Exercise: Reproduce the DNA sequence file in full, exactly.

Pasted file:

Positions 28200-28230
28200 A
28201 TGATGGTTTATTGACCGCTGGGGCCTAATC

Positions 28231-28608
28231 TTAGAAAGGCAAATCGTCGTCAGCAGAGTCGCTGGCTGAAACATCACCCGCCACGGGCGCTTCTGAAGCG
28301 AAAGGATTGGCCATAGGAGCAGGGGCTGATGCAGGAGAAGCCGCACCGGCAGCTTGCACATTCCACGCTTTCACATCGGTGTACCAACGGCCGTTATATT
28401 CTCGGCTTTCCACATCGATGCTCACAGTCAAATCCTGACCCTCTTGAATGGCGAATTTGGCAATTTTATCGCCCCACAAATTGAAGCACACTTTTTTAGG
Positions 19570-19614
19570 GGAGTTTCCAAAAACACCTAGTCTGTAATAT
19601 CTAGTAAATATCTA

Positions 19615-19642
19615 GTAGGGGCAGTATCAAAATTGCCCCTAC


Positions 28200-28230
28200 A
28201 TGATGGTTTATTGACCGCTGGGGCCTAATC

Positions 28231-28608
28231 TTAGAAAGGCAAATCGTCGTCAGCAGAGTCGCTGGCTGAAACATCACCCGCCACGGGCGCTTCTGAAGCG
28301 AAAGGATTGGCCATAGGAGCAGGGGCTGATGCAGGAGAAGCCGCACCGGCAGCTTGCACATTCCACGCTTTCACATCGGTGTACCAACGGCCGTTATATT
28401 CTCGGCTTTCCACATCGATGCTCACAGTCAAATCCTGACCCTCTTGAATGGCGAATTTGGCAATTTTATCGCCCCACAAATTGAAGCACACTTTTTTAGG
Positions 19570-19614
19570 GGAGTTTCCAAAAACACCTAGTCTGTAATAT
19601 CTAGTAAATATCTA

Positions 19615-19642
19615 GTAGGGGCAGTATCAAAATTGCCCCTAC